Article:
"Given the range of research and work that we do here, we have a very diverse computing environment," DeVera notes. "And so developing a central procurement vehicle was politically unviable because they all have their own preferences."
Thus, NIH has developed and delivered several online computer stores for its employees. These Web-based, multivendor contract vehicles allow government end users to see advertising copy, compare and contrast different offerings, and purchase a product relatively quickly.
The process began with the Electronic Computer Store contract, which was awarded to 17 vendors and supplies hardware and office automation software. Like other indefinite-delivery, indefinite-quantity contracts, the Computer Store contained only commodity type items, but it also offered a range of different platforms, including Macintosh and a slew of IBM-compatible PCs and workstations. "The objective of this first phase was to get both industry and users to buy and sell over the Internet," DeVera says.
Since January, the Computer Store has sold more than $60 million worth of products to NIH users, as well as to employees at nearly 70 other government organizations. NIH charges a small fee to non-NIH contract buyers, which helps offset the costs required to develop and administer the program.
Partnership and Communication Among Vendors
For participating companies, NIH's attitude toward procurement is refreshing.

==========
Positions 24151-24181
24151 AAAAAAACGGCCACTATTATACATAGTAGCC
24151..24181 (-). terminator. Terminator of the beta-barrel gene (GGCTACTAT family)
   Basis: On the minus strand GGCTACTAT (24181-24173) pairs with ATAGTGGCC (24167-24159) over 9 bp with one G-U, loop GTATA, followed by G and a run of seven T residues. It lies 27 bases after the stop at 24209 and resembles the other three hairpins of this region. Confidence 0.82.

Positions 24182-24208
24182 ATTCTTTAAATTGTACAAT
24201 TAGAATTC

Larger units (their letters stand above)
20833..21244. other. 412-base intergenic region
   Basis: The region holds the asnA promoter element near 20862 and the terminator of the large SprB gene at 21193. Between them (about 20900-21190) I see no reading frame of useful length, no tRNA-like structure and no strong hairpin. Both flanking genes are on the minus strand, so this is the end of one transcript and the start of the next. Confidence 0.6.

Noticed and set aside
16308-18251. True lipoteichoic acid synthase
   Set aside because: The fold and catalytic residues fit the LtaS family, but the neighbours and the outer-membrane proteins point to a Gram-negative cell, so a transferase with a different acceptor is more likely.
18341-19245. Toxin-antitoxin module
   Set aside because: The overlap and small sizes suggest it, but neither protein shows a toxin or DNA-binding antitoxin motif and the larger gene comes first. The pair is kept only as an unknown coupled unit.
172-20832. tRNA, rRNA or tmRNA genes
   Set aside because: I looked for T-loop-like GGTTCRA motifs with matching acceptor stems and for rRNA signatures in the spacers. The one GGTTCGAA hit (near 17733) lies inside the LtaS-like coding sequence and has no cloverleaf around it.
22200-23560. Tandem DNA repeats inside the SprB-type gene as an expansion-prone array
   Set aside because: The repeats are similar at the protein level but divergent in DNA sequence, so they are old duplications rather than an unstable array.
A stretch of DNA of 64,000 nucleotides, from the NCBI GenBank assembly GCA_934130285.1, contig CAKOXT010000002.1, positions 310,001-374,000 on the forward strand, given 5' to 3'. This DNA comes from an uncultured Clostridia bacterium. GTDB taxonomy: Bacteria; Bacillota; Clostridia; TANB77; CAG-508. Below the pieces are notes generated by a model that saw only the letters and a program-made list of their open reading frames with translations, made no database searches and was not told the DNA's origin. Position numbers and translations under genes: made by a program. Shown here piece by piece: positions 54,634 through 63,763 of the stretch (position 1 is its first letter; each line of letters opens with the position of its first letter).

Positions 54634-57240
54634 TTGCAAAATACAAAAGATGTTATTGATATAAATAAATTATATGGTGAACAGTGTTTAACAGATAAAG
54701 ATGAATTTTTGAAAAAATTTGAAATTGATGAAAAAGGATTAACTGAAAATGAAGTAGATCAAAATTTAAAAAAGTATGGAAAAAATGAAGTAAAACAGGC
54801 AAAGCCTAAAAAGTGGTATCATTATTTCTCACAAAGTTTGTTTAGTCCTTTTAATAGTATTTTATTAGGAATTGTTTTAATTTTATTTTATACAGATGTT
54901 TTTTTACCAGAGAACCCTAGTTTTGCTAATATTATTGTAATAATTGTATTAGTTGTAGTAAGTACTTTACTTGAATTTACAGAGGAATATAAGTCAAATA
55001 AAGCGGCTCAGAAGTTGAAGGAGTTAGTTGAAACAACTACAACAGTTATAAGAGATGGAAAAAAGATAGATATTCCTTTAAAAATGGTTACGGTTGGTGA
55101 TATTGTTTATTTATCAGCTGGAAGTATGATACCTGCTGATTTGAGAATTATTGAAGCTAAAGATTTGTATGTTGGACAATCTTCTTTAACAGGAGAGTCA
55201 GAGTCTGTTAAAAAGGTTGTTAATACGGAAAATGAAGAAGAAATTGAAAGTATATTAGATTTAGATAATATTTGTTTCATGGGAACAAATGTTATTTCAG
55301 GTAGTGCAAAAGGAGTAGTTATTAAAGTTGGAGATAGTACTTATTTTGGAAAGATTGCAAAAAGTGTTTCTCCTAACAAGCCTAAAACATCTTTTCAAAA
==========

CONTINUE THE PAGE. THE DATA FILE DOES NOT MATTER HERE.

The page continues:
"NIH has been outstanding to work with," says Brendan Keegan, director of business development for the ImageWorld contract at EDS, which is also a supplier on the Electronic Computer Store contract. "They've really forged a healthy partnership between industry and government by engaging industry for input and listening to what we have to say. Under ImageWorld, for example, they were able to go from a draft RFP to the actual proposal in approximately one month, and they did that by using a decision support system in which all of industry was invited and able to give comments in real time back to NIH. So they've been very proactive in establishing the relationship."
In another unique feature, ImageWorld, unlike other IDIQ contracts, solicited statements of work and solution proposals on four very real imaging problems at NIH within the RFP. The vendors that provided the most valuable solutions will begin to receive task orders in coming weeks. "That's the first time that there's been an IDIQ contract preloaded with opportunities like that," says Spies. "Knowing that there is going to be activity right away makes the program that much more attractive to vendors."
The partnership doesn't end upon award, however. DeVera notes that NIH is just as committed to administering the contract and helping program managers manage risks, make solid purchasing decisions, and determine return on investment.
Adds Keegan, "They're very good at partnering for the benefit of all government in that they've remained very demanding on EDS and other vendors to keep our technology fresh and to keep our pricing aggressive."
Still, the straightforward and open approach offered at NIH does not translate into a loosening of standards, vendors warn. "You really have to have a very strong marketing organization and an even stronger delivery mechanism with NIH," says Keegan. "Because having one without the other will mean definite failure."
DeVera advises potential vendors to first ensure that their technology is a good fit for NIH and then clean up any of their own administrative shortcomings.
"It doesn't do us any good to reinvent and streamline our processes if participating vendors don't streamline their own contracting bureaucracies," he says. "So that's definitely something that we look at. Plus, we really look at the issue of trust. Can we trust this company to communicate any potential problems and get the job done? The old adversarial relationship between government and industry is definitely out. Partnership and communication are in."